Marijuana was associated with stoners and potheads; individuals thought to spend most of their days zoned out. That perception of lazy, irresponsible people gave most parents nightmares and reinforced their efforts to fight the drug. Additionally, the association with immigrants and the criminalizing propaganda gave marijuana a bad name. Outlawing the substance was the only logical solution. 

Medical Concerns

While not the strongest reason, there was growing various kinds of weed or CBD strains concern that smoking marijuana caused respiratory complications. Those who smoked reported lung inflammation, lung disease, and even reduced pulmonary function. Additionally, one could contract the deadly lung cancer. 

Impaired Function

Marijuana use was its own worst enemy here. Most people who used marijuana had impaired judgment of time, distance, and speed. The drowsy state induced by certain strains meant an inability to operate machinery or accidents when you did. Therefore, marijuana withdrawal quickly became associated with such impairment, thus the push to ban it. 

Addiction Concerns

Marijuana attained Schedule 1 drug status through the Controlled Substances Act of 1970, partly due to the fear of addiction. While weed is not as addictive as one thought, weed smokers behaved in a way that convinced everyone of its addiction potential. 

The Gateway Drug Reputation

Marijuana use also became illegal because it was seen as the first step towards using deadlier and more addictive substances. It was also easy to bundle it with more potent substances like cocaine and heroin as Schedule 1 drugs. 

Blanket Claims

Claims that marijuana could cure virtually all diseases further added to skepticism in public and political class sections. Marijuana advocates had no evidence for some of their claims, and some got carried away. Such sentiments jeopardized their cause. 

No Scientific Support

Scientists lacked the technology, knowledge, and conviction to fully support claims of marijuana being an amazing substance. It would be decades before scientific research could back some of those claims. Ongoing research exists to fully understand how marijuana interacts with and affects the human body. Imagine the hysteria in 1920. 

What’s The Present Situation?

Political efforts, lobbying, and scientific research have helped lessen the stand against marijuana use. More people report positive outcomes from consuming marijuana. Additionally, shifting focus from the prejudices against immigrants, and understanding the racial motivations behind previous legislation, have led to legal reforms. This has resulted in most states embracing marijuana for medical use and some even for recreational use.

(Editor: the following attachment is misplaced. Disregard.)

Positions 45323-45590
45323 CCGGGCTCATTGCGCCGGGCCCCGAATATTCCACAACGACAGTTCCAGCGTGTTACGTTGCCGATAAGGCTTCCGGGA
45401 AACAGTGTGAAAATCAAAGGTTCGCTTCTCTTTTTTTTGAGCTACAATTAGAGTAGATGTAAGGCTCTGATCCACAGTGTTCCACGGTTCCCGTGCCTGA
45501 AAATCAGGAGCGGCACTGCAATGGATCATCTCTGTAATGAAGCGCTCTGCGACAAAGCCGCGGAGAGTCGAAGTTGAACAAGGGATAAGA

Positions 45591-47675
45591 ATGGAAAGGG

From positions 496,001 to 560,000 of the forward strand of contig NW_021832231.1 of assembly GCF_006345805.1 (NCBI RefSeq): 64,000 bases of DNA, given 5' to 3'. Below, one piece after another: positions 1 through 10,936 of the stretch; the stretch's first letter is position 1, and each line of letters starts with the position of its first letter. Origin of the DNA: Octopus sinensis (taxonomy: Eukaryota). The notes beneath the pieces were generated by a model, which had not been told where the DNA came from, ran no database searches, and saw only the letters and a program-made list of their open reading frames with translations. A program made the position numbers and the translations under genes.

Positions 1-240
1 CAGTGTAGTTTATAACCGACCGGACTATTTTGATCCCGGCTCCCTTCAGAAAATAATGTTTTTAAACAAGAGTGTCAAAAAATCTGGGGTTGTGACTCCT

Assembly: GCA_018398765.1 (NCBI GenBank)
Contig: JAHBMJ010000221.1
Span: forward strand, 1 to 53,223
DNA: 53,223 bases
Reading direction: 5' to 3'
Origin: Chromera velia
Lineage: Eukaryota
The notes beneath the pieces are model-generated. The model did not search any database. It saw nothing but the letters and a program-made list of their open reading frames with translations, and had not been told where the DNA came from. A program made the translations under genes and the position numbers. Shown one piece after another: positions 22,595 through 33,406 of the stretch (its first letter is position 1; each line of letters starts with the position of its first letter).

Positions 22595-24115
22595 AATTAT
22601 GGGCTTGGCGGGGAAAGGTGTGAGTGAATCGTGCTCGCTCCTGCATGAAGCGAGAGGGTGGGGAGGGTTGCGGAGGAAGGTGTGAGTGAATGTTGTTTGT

The 2018 Farm Bill brought stronger legislative support for marijuana use, specifically hemp. The bill states that growing hemp, the cannabis plant with less than 0.3% THC, is legal. 

Additionally, the bill supports such farming with subsidies and such initiatives. Adopting more regulatory oversight on hemp cultivation has greatly helped reshape the public perception and led to safer marijuana use. This way, it is easier to legalize recreational marijuana. You can learn more about where weed is legal ? and how recreational and medical cannabis or medical marijuana laws apply:

Legal Status per State

In the following states, marijuana use is fully legal:

  • Alaska
  • Arizona
  • California
  • Colorado
  • Connecticut
  • District of Columbia
  • Idaho
  • Illinois
  • Kansas
  • Maine
  • Massachusetts
  • Michigan
  • Montana
  • Nebraska
  • Nevada
  • New Jersey
  • New Mexico
  • New York
  • North Carolina
  • Oregon
  • Rhode Island
  • South Carolina
  • Vermont
  • Virginia
  • Washington
  • Wyoming

These states allow for medicinal use but have not decriminalized marijuana:

  • Alabama
  • Arkansas
  • Florida
  • Oklahoma
  • Pennsylvania
  • South Dakota
  • Utah
  • West Virginia

These states allow for medicinal use and have decriminalized marijuana:

  • Delaware
  • Hawaii
  • Louisiana
  • Maryland
  • Minnesota
  • Mississippi
  • Missouri
  • New Hampshire
  • North Dakota
  • Ohio

These states allow for CBD oil use and have not decriminalized marijuana:

  • Georgia
  • Indiana
  • Iowa
  • Kentucky
  • Tennessee
  • Texas
  • Wisconsin 

What Does The Future Hold?

Access to more information and the shift in propaganda have led most people to believe that marijuana possesses some unique medicinal qualities. Recreational use is also not that once-feared and vilified experience. Most people believe that marijuana legalization is important for medicinal and recreational use in all states. A small number still believes it should remain outlawed, but the proportion is steadily decreasing. 

Most cigarette smokers quit and find cannabis to be a better alternative. Having witnessed the devastating effects of tobacco and no tangible evidence of marijuana’s perceived health challenges, it is an easy choice. 

Conclusion:  When Did The Weed Become Illegal? 

History indicates that marijuana was outlawed unfairly to achieve other agendas. Over the years, marijuana has been cast in a bad light, seen as an evil plant when it contains several vital benefits. As public perception shifts and scientific evidence emerges, marijuana may soon enjoy a more favorable legal status. Marijuana remains a beneficial substance, only if people use it responsibly.


Share this Article